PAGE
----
Lastly, and most importantly, ask your doctor and physical therapist before initiating any abdominal strengthening postpartum. It didn’t take me long after giving birth to realize we all have different birth stories (it seemed like everyone else got an epidural because they worked #lies #imnotbitter #yesiam), therefore different rates and amounts of healing required. This goes for any type of birth– Cesarean, water, natural, epidural, in a rain forest like that crazy lady on Youtube (don’t Google it, I warned you)…anything! Your doctor will likely want you to wait a certain amount of time before initiating exercise.

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The postpartum abdominal strengthening progression takes you through five abdominal exercises, each progressively more difficult. You will notice that the low back does not move at any point in the exercises. Rather, the abs work to stabilize as the limb movement becomes progressively more challenging. To work through the exercises, you must first successfully perform up to 20 repetitions correctly before progressing to the next exercise. Therefore, you may be on one level for up to 2 weeks before you feel you are ready for the next. If you can not perform an exercise without compensations (arching it away from the floor, pushing into the floor, or allowing your abdominal muscles to “pooch” up toward the ceiling), you must go back down to the previous level.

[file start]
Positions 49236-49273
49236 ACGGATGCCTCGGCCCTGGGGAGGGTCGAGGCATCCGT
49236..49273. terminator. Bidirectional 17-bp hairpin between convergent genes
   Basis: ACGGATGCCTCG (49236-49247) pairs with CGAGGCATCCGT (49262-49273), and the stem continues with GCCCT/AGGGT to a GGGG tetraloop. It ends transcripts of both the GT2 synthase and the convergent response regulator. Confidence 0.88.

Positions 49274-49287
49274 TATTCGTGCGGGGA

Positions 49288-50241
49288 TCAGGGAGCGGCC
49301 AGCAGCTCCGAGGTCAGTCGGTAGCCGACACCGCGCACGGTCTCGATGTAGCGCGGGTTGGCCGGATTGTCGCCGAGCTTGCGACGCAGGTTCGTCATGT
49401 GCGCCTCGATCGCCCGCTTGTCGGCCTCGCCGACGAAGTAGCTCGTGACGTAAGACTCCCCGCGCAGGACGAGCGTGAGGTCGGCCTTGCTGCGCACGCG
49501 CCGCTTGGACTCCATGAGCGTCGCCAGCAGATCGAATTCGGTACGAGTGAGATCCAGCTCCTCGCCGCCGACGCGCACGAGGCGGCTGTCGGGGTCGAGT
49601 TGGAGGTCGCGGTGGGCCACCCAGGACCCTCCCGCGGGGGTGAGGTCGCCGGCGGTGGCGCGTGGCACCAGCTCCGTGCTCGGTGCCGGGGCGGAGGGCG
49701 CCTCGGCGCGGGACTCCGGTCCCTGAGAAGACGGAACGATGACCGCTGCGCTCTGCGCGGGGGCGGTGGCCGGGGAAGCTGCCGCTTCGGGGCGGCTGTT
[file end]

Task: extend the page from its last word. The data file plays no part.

Level 1

abdominal strengthening
Level I Abdominal Strengthening

Step 1: Lay on back with knees bent and feet flat on floor.
Step 2: Contract abdominals buy pulling navel toward your spine as you exhale. Contract pelvic floor muscles (the muscles you use to stop the flow of urine).